DraftKings may have a back door into Illinois online sports gambling


When Illinois lawmakers approved sports gambling last year, they did so by taking a “do as I say, not as a do” approach by including a clause that would prevent some operators from participating. The so-called “bad actor” clause was designed to limit entry by those entities that had previously offered daily fantasy sports (DFS) in the state before the practice was deemed illegal by the former Illinois Attorney General, Lisa Madigan (despite the fact that the operators were in compliance with the law prior to her ruling). DraftKings, as well as FanDuel, took issue with the bad actor clause and promised to not go down without a fight, but DraftKings now believes it found a way in without a bloody battle, and the state’s existing gaming operators may not be able to do anything about it this time. 

draftkings-may-have-a-back-door-into-illinois-online-sports-gamblingThe bad actor clause would have prevented DraftKings and FanDuel to remain on the sidelines for 18 months; however, the legislation that was passed allows for almost anyone to set up management services operations in the state. The master license, which allows a company to directly offer sports wagers, whereas a management services license allows for an entity to essentially serve as another company’s representative.

That is apparently the route DraftKings has taken, since a new company presented to the Illinois Gaming Board (IGB) that is requesting a management services license, Crown IL Gaming LLC, is identified as belonging to DraftKings. It submitted its license application on April 28.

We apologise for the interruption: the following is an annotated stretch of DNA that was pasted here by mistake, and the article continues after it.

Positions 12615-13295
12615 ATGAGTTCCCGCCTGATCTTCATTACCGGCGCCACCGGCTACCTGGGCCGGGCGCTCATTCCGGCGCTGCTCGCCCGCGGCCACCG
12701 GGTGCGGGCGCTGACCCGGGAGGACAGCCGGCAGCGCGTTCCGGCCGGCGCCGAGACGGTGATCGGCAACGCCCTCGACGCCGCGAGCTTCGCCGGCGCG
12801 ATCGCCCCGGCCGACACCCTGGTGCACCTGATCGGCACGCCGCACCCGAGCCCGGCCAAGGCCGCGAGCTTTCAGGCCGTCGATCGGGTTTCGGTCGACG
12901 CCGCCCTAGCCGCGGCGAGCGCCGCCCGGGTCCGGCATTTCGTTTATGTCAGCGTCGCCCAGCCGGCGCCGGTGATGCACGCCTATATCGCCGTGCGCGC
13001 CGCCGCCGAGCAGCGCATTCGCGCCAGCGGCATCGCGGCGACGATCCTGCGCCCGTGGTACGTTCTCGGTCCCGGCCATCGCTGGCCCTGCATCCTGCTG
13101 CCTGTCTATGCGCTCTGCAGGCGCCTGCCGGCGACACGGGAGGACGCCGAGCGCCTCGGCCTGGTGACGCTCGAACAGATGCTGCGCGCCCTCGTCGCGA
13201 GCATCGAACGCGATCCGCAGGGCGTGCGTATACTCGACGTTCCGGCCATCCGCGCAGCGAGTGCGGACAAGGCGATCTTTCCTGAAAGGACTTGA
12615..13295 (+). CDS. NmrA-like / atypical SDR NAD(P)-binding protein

DraftKings can’t be given all the credit for the creative initiative – FanDuel has a similar deal that it’s working on with Boyd Gaming, which operates the Par-A-Dice casino in Illinois. Boyd has already been approved to offer a sportsbook, which should facilitate FanDuel’s entry into the state. DraftKings, though, will have to find a different partner. 

Just finding the back door in isn’t enough to guarantee it’s not locked. The IGB still has to sign off on the license application, which carries a cost of $1 million, and could decide to drag its feet with the process. The bad actor clause prevents those blacklisted entities from coming into the state for 18 months, and there’s nothing saying the gaming regulator won’t find excuses for delays. 

Sports activity across the U.S. is about to make a resurgence after being forced to stop because of COVID-19. It’s possible that both the NBA and MLB could resume games in June or July, and the NFL is still hopeful that it can get going in September. With all the losses incurred by sportsbooks across the globe because of the global pandemic’s impact on sports, everyone is hoping to get back on the field as quickly as possible.